In other cases, though, policy changes are merited. Terrorists themselves can’t be readily bargained with, although I will note that much of the leadership of the Irish Free State came from terrorist origins and that Pilsudski, founder of the Polish Second Republic, once was a bandit on the Lithuanian roads. Many of the causes which inspire terrorists do find wider support from legitimate political movements. Under Franco, for instance, ETA arguably played a major role in the post-Franco democratization and federalization of Spain. Would it have made sense for Franco’s successors to blindly insist on the need to maintain Spain as a unitary dictatorship?

Terrorists may be beyond caring about plausible responses to root causes; non-terrorists, though, not so. Keep in mind that terrorists come from somewhere. Something made people otherwise ordinary, people who in other circumstances would have become upwardly mobi
le members of their societies, decide that it was a good idea to set to killing. Something made other members of their societies think that they were heroes. Might it not be a wise idea to make sure that the likelihood of there being terrorists at all is as low as possible?

• Category: Science 
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There’s a depressing interview over at the Radio Free Europe/Radio Liberty. Two excerpts, from separate interviews with Islamist women, are below.

Abd al-Lami: The demands raised by [secularist demonstrators]…are demands contradictory to Islam.
RFI: Why? They demand the implementation of [international] agreements that arose from decades-long fight for the rights of women and from studying the situation of women all over the world. They demand that these agreements be incorporated in the constitution.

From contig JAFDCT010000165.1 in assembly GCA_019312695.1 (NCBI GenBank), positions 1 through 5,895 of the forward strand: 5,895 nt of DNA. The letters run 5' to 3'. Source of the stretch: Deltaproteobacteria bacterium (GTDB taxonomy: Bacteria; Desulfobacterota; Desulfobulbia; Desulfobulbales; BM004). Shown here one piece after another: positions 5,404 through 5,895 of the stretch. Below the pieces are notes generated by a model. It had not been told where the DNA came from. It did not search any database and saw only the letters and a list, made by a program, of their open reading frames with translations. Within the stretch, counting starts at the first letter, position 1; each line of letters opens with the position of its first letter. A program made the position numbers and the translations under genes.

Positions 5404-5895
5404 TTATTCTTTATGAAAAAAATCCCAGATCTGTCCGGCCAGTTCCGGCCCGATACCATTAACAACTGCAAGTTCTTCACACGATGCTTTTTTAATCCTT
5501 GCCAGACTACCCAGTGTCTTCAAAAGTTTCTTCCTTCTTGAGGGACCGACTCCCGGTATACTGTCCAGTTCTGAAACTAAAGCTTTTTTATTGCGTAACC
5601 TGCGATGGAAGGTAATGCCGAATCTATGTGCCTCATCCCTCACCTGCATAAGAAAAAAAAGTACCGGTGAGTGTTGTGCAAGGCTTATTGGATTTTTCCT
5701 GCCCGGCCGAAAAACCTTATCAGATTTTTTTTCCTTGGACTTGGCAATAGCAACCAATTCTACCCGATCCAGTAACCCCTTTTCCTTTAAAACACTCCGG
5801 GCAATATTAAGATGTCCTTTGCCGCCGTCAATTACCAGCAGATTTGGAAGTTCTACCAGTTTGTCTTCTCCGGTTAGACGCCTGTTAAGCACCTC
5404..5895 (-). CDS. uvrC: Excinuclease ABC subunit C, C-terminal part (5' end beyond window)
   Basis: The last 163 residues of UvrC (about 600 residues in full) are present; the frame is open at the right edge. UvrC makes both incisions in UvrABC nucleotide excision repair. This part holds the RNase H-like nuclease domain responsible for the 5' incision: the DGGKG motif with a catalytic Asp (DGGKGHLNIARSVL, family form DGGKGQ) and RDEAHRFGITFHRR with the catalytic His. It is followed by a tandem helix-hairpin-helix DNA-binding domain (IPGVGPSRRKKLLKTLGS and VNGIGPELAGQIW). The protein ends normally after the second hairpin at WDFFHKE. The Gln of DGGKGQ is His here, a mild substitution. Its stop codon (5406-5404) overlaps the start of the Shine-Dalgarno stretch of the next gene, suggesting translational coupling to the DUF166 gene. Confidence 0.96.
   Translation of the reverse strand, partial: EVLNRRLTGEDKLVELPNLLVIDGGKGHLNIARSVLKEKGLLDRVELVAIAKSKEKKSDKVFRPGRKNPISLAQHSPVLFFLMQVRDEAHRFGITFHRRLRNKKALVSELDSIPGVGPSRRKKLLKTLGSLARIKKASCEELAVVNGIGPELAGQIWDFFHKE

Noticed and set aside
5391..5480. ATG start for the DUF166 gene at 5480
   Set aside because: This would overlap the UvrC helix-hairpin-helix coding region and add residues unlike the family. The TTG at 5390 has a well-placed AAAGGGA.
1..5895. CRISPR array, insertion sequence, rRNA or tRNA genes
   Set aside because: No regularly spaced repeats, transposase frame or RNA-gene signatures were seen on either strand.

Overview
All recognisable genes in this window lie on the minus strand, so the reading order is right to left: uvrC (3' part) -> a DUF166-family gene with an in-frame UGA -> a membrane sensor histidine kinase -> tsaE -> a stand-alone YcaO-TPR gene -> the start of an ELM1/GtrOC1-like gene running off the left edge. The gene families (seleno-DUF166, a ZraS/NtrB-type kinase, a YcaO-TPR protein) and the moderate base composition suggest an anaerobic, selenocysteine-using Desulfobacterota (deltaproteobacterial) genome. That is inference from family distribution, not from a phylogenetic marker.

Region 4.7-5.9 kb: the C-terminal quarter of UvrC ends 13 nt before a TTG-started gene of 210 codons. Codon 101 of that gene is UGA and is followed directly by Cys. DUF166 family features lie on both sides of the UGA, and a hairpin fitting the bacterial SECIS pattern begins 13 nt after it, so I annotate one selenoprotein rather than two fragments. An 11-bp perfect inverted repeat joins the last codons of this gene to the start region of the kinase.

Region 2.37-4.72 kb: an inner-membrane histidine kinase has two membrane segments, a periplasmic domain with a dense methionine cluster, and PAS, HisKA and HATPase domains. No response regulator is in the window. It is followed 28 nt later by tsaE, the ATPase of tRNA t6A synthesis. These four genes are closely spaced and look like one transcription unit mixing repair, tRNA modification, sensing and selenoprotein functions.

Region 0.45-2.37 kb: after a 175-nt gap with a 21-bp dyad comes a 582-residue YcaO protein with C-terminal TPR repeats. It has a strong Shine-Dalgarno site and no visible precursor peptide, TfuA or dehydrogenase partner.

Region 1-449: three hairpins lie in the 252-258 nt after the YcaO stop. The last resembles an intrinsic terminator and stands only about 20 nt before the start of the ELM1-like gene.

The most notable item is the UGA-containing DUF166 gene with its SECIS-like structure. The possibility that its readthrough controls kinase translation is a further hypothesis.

Abd al-Lami: Yes. All of us, as women of Iraq, were oppressed for many years. Now, everybody fights for something better. Efforts should be spent on laying down a solid basis for improving the situation of Iraqi women in a complex way. We do not want that one opinion be given priority over another. We want justice, not equality.
RFI: What is your objection to equality?
Abd al-Lami: If we demand an absolute equality between men and women, that would mean depriving women of certain rights.

These rights include maternity leave, since apparently such a thing as paternity leave can’t exist. The other interview subject isn’t much more encouraging.

Sumaysim: I want to stress one point: This extreme attitude that leftist, liberal, and democratic forces have taken in handling these affairs only provokes an opposite extreme. I call for dialogue. Regarding these activists, whom I do not like to call “secularists” because I have a particular view on the problem of “secularism” but who oppose the application of Islamic law, why do they not gather with activists who support the application, or the practical implementation of terms, of Islamic law? Why don’t they try to understand each other?